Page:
Well of course I was naturally worried whether my husband would have to go, but as he was in food processing he was exempt. It was necessary for him to help to run the mill so fortunately he didn’t have to go. I mean when the Second World War started they said, ‘Oh, it won’t last many weeks’ and look at it.’ Vi Smith

Six years later, when peace in Europe was made on 8 May 1945, at least 200 men and women from Ascott, Milton and Lyneham, and Shipton had at some time been on Active Service.

Most of their names have been gathered from the records of the Comforts Fund and from the record in Ascott’s Tiddy Hall compiled by Eric Moss which recorded Dorothy Harrison as the only woman from Ascott on Active Service.

Most of the 200 survived the war having served in many parts of the world. Even so it must have been a worry for all those left behind in the Wychwoods, especially for the four families whose menfolk were posted as ‘Missing’, but later turned up as Prisoners of War.

But lives were lost as the War Memorials record, four from Ascott, five from Milton, Bruern and Lyneham and eight from Shipton. From these names, no child lost a father and only one woman lost her husband. All will be remembered.

During the war years local burials included those who had been on Active Service, evacuated persons, victims of road accidents and persons of all ages from two and half months to 94 years. With no known grave is May Muriel Clifford from Shipton who died on the Gloucester Castle on its way to South Africa.

Ken Masters of Ascott wrote home in 1944 from Italy on 15 September, ‘all bombs and gunfire out here. Oh to be home in Ascott‘. Two days later Ken was killed at Morchiano and lies buried in the Commonwealth War Graves Cemetery at Corriano Ridge, Italy.

Wally Barrett, Cyril Dangerfield, Ken Wright and Ken Masters were to die on Active Service. John Collett was killed in a farming accident. Les Barnes married Mary Bond, one of the evacuees to Milton.

Most of those who had been evacuated here officially or otherwise returned to the cities. Those who had served with the armed forces returned home more slowly. Some wartime relationships ended in tragedy but many flourished and it is right to end with the hopefulness of the victory celebrations and the immediate post-war weddings. Betty Brown remembered the VE day celebrations at RAF Little Rissington.

We heard in the morning. We had a dance band so we celebrated in the canteen. There were airmen there who went round cutting the ends off each other’s ties. Everyone went crazy’. Betty Brown

A year later she married Addy Brown whom she had met at Rissington.

The wedding of Daphne and Bryan Edginton with Bryan's brother Ralph and  Daphne's sisters, Vivienne (L) and Monica
The wedding of Daphne and Bryan Edginton with Bryan’s brother Ralph and Daphne’s sisters, Vivienne (L) and Monica (R) (1940)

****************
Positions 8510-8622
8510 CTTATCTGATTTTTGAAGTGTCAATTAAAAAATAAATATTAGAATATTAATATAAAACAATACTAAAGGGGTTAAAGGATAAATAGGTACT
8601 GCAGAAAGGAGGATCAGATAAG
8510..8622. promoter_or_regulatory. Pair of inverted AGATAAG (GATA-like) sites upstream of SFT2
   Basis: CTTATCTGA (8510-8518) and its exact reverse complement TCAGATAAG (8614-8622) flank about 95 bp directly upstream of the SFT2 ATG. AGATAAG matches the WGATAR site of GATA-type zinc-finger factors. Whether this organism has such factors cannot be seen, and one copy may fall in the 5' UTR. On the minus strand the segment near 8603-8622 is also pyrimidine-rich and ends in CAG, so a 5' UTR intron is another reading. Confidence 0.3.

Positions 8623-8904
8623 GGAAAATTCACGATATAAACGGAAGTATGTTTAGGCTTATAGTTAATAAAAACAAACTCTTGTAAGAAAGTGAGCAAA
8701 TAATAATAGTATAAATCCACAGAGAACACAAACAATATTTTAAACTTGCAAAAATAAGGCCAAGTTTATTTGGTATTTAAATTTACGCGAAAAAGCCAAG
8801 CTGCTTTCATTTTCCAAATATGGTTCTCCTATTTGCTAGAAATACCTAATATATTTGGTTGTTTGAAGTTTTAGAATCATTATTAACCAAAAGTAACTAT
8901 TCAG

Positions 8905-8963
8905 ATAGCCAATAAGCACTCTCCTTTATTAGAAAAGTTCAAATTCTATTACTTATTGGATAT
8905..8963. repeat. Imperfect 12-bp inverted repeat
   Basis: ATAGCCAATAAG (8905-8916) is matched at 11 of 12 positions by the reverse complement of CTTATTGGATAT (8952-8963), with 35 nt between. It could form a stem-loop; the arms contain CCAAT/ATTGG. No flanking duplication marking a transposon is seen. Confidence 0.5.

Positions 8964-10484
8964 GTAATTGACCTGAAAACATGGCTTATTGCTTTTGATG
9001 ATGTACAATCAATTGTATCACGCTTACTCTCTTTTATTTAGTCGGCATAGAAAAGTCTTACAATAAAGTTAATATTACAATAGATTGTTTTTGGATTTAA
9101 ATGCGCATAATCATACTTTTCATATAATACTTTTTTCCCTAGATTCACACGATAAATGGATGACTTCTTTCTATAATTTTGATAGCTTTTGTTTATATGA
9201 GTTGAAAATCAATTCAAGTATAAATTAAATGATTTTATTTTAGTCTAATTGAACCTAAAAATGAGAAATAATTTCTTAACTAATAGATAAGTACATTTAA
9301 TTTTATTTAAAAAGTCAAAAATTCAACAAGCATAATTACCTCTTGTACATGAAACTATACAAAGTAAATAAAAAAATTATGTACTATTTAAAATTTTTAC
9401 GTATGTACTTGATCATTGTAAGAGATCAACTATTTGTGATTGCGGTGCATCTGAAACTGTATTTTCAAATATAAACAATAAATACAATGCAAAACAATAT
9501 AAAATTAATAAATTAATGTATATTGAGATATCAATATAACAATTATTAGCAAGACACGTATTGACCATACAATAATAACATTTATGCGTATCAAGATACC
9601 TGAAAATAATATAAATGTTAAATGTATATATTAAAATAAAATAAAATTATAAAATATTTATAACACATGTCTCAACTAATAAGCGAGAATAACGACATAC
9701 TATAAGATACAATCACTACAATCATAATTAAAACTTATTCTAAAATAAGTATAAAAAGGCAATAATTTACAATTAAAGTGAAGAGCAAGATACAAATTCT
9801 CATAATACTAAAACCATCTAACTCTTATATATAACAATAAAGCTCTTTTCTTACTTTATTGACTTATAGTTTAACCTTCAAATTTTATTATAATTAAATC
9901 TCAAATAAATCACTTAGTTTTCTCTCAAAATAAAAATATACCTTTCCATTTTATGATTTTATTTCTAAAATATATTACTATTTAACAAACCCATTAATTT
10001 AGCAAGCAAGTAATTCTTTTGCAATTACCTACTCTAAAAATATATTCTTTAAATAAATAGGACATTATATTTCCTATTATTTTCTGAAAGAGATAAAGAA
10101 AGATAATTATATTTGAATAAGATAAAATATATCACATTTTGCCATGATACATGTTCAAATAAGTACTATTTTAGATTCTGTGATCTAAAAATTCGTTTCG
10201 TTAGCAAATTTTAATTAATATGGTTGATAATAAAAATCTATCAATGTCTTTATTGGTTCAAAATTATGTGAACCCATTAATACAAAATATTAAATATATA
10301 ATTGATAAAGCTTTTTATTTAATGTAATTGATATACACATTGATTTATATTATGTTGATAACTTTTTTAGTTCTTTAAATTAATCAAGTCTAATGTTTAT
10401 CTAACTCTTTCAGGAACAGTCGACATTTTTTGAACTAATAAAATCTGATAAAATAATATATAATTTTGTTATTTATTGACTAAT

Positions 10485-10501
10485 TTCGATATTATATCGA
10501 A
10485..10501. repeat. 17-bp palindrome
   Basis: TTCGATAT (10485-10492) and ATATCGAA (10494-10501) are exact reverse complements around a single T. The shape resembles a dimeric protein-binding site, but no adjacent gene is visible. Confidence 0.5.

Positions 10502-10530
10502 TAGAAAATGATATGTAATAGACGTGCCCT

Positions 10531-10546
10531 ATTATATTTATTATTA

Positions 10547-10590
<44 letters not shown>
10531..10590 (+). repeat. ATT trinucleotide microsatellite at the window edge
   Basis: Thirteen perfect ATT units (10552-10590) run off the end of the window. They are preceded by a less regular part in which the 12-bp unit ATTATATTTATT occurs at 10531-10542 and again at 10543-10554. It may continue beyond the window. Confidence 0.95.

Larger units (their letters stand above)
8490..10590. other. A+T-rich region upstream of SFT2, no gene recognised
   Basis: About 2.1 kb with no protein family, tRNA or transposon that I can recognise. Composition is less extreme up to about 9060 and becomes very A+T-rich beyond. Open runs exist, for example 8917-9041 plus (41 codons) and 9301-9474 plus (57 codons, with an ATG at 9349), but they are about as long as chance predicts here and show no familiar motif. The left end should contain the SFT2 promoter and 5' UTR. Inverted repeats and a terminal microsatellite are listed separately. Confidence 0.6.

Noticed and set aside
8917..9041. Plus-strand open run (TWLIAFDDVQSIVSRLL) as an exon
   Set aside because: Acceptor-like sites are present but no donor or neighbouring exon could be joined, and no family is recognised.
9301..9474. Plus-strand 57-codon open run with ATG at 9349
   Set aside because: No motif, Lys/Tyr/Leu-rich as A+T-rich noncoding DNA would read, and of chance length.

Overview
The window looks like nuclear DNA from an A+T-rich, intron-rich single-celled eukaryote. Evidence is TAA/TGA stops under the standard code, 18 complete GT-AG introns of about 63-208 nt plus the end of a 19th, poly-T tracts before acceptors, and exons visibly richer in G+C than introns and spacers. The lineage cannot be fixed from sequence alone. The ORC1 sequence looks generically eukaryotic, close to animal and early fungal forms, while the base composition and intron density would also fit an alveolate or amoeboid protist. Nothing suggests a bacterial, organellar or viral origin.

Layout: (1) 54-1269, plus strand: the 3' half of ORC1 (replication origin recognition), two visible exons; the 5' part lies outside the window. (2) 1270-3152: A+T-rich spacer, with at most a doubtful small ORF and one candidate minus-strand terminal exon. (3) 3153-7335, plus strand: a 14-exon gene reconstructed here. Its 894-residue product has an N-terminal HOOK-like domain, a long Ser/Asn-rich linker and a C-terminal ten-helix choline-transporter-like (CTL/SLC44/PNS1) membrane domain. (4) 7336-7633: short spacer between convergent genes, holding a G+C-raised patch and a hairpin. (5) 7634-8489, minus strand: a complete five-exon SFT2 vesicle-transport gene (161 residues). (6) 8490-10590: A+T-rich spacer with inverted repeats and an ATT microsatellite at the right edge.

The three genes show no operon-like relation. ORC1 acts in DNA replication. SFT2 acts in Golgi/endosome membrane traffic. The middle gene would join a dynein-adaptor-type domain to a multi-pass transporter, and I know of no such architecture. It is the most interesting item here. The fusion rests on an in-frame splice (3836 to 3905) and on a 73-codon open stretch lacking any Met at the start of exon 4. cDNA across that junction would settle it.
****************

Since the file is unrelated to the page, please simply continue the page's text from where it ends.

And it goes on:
We were married in Milton Church in 1946. I had a white wedding as someone had given me a book of clothing coupons so I was able to buy a white wedding dress. But, of course, everything was short. We had dockets for [utility] furniture and, as food was short, we only had 30 guests at the reception in the British Legion hall with sausage rolls and sandwiches and two bottles of sherry’. Betty Brown

Mary Barnes, evacuated here as an eleven year old from London three day before war had been declared ‘for a fortnight’s holiday’, decided to stay on when her mother returned to London. She had been saving for her marriage to Leslie Barnes. She had borrowed a wedding dress from her aunt.

Do you remember the Red Triangle hut at Shipton?

‘Yes, that’s where I had my wedding reception, there on 23 June. I had been working at the shop and, of course, everything was on ration and I’d been saving all these things up, jellies and that sort of thing. And it was such a hot day, I can remember, and all the jellies melted. It was corrugated iron’. Mary Barnes

Joan Hall in her wedding dress
Joan Hall in her wedding dress taken a week or two after her wedding as no photographs could be taken on the day. By then her bouquet of carnations had faded so she holds garden flowers. (May 1941)

Betty Scott has a particular memory of the end of the war.

When the troops came back and grocer’s chap came to take an order at the back door he enthusiastically held out his hand to be shaken and said ‘Its so nice to see old faces, Mrs Scott.’ It made me feel about 106′.

Milton Fancy Dress Party on Victory Thanksgiving Day 8 June 1946
Milton Fancy Dress Party on Victory Thanksgiving Day 8 June 1946

As we say farewell to the twentieth century, it is worth a moment to consider the essential value of the Wychwood women who gave so much in World War Two, as surely as their menfolk did. They are the unsung heroines of the Wychwoods.

“That’s How It Was” Menu

These pages are reproduced from the Society’s publication “That’s How It Was”, featuring women in the Wychwoods during World War Two. The texts and images were published in the year 2000, and deserve a place in our expanding online archive. Please bear in mind as you read our texts in these pages, that we reproduce them as published in the year of publication.

Select from:

“That’s How it Was” | Introduction | Wychwood Women : The Interviewees | Declaration of War | The Arrival of Evacuees| School Time | Preparing for War at Home | Soldiers and Airmen | For the Common Cause | Dr Scott and the Canteen | Domestic Life | We Were Lucky Out Here: Food Rationing | Work for Women Outside the Home | The Effects of War